Mediator affair a setback for trust in mega medicine, but could Covid-19 be a turning point?
What impact will a drug scandal involving one of France’s biggest medicine companies have upon public attitudes towards pharmaceutical enterprises in the country?
At the end of March, the tribunal correctionnel court in Paris found Laboratoires Servier guilty of “serious deceit” and “involuntary injuries and homicides”.
Servier kept a drug called Mediator – used for thirty years by diabetics to control their weight – on the French market for over ten years despite receiving reports in as early as 1995 of serious heart and lung conditions. These included pulmonary arterial hypertension.
Mediator was eventually pulled from French pharmacy shelves in November 2009.
French judges wrote that Laboratoires Servier “possessed, from 1995, enough details in order to be aware of the life-threatening risks that they posed to patients”.
They added that Servier “continued against all odds the commercialisation of a drug whose benefits were very questionable”.
One 2010 study from France’s drug regulator said that more than 500 patients died after taking Mediator between 1976 and 2009. The study also noted that the medicine was thought to be responsible for as many as 1,750 cases of cardiac surgery.
Another study in The Lancet from 2011 suggests that Mediator could in fact have caused as many as 2000 deaths. For an idea of scale, around 5 million people were given the medicine over 30 years, according to BBC News.
Mediator was never approved in the US and, in 2003, Servier let its Italian and Spanish trading licences for Mediator run out. Irène Frachon, a doctor whose research led eventually to Mediator being banned, suggests that this might have been a strategic decision, in order to avoid drawing attention to the negative side effects.
Servier must now pay €2.7 million in fines and will pay €180 million in damages to victims.
France’s medical regulator, the Agence national de la sécurité du medicament (National Agency for the Safety of Medicines, ANSM), has also found itself in hot water. It must pay a fine of over €300,000 as, according to French judges, the ANSM “has failed in its role as guardian of medicines”.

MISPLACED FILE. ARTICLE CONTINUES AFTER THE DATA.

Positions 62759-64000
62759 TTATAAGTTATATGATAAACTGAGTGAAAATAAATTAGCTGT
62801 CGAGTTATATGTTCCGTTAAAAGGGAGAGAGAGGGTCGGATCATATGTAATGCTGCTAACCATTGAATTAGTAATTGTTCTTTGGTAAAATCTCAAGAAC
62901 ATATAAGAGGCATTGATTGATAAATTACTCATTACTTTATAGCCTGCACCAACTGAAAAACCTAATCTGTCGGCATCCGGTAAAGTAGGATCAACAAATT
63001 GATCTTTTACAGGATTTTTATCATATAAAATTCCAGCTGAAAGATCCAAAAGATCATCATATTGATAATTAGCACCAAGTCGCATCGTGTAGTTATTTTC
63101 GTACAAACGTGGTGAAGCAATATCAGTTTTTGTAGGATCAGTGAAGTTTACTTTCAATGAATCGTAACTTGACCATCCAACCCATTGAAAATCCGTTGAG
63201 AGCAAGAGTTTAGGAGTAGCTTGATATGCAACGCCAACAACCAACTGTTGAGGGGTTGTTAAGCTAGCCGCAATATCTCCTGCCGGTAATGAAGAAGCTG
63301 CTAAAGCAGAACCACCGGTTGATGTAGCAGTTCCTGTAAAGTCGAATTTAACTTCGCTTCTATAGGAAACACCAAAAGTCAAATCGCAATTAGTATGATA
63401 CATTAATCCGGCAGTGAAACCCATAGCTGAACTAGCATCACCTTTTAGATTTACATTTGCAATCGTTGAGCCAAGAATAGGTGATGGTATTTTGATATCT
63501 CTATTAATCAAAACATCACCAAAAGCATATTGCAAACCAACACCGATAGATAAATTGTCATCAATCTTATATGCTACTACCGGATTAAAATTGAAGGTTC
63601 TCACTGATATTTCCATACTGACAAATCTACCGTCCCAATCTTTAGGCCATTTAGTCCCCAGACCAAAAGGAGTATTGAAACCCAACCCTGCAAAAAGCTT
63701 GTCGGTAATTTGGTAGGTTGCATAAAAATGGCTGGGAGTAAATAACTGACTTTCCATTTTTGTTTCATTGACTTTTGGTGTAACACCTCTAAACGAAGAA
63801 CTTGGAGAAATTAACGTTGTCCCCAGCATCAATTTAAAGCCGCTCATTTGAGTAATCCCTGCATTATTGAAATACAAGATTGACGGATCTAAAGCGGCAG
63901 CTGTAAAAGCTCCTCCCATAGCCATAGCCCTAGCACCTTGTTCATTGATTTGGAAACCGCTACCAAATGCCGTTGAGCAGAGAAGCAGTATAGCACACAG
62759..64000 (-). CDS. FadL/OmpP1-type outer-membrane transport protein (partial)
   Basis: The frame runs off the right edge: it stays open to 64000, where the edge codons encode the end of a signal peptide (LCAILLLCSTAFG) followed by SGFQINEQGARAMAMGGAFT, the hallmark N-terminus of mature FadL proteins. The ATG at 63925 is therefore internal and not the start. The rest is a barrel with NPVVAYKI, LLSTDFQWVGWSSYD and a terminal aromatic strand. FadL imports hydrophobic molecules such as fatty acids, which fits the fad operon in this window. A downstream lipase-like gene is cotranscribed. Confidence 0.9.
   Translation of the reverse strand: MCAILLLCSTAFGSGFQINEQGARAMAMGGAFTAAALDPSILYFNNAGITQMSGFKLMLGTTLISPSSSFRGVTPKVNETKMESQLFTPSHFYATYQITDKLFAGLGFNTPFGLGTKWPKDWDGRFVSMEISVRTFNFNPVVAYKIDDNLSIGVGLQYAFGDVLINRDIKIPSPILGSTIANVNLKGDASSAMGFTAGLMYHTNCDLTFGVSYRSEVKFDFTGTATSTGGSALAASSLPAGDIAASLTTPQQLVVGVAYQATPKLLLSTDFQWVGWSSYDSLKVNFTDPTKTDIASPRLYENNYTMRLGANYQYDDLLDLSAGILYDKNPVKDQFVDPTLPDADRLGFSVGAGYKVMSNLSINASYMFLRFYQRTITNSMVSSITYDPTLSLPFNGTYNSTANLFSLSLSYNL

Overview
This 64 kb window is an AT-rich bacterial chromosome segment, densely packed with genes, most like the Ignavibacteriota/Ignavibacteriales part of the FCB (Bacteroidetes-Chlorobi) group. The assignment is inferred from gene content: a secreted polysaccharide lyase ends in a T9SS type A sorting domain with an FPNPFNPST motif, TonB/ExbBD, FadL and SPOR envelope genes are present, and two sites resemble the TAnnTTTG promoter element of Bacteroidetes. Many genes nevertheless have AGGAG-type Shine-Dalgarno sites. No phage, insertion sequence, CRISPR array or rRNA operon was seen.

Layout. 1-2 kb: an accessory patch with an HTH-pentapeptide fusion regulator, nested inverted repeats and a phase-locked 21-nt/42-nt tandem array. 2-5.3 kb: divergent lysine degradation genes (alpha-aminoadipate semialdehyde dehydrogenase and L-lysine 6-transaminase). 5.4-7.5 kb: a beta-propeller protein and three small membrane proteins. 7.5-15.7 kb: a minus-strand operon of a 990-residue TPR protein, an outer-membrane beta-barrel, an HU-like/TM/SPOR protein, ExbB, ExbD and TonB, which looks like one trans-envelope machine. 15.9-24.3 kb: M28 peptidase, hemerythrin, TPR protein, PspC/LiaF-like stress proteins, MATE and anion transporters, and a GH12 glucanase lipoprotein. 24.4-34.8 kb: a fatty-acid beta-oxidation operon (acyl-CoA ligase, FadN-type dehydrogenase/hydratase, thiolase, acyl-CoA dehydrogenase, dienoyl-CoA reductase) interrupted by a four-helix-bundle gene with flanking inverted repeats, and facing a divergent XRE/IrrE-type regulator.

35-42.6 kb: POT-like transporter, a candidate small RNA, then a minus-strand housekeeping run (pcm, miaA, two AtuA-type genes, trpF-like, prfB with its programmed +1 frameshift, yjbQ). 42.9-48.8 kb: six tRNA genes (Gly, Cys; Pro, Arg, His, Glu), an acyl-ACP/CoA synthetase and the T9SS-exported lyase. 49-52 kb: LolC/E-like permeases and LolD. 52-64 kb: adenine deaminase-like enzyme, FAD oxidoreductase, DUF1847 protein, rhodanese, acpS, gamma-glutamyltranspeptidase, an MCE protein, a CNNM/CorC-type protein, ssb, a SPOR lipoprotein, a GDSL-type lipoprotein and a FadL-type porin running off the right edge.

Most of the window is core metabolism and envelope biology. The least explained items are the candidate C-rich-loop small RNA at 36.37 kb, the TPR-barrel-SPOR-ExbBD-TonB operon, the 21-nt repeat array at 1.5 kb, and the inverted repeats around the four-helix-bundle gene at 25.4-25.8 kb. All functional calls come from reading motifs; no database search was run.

In fairness, the ANSM did launch an inquiry into Mediator in 1998. But according to the Inspection générale des affaires sociales (General Inspectorate for Social Affairs, IGAS), restrictions should have been put in place in 1999. Why weren’t they?
French public and commercial figures must hope that the scandal won’t dent confidence in pharmaceutical industries at a time when the world’s largest assume critical positions in France’s Covid-19 response.
In a hefty 2,000-page report, judges stated that Servier had “seriously undermined the legitimate confidence of patients and consumers in pharmaceutical companies and in the health system in general”.
A considerable proportion of French people are already sceptical of the role pharmaceutical companies play in French politics and society.
According to Philippe Lamoureux, Director of Les Enterprises du Médicament (LEEM), whilst 73 percent of French people said they trusted medicines in the organisation’s latest “Trust Barometer”, only 37 percent said they trusted the companies making those medicines.
Add to this the vaccine scepticism of many in France, already discussed on this blog. According to a poll carried out in December 2020 by Santé Publique France, only 40% of French people surveyed said they would receive the vaccine.
More reassuringly, a study carried out by Ipsos in February showed that this figure has since risen to 57%. But work remains to be done in order to convince the other 43% of the vaccine’s safety.
That being said, there has been good news for France’s vaccine roll-out, which has recently gained much momentum. The number of vaccines administered in the country has risen over the past few days.
Health Minster Olivier Véran tweeted on Thursday 8th April that 437,000 people had been vaccinated in 24 hours, “the equivalent of an entire département“.
If one thing’s for sure, the Mediator affair won’t help in reassuring French citizens about the activities of pharmaceutical companies. Yet, judging by the recent figures, the level of trust in Covid-19 vaccines is on the rise.
There remains work to be done in order to make the activities of drug enterprises more transparent. But if France gets the next few months of the roll-out right, that could be one step forward towards boosting confidence in mega medicine.
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